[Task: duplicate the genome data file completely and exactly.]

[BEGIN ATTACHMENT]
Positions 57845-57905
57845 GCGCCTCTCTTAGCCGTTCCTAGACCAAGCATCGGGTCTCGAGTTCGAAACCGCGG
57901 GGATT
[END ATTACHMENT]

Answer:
Positions 57845-57905
57845 GCGCCTCTCTTAGCCGTTCCTAGACCAAGCATCGGGTCTCGAGTTCGAAACCGCGG
57901 GGATT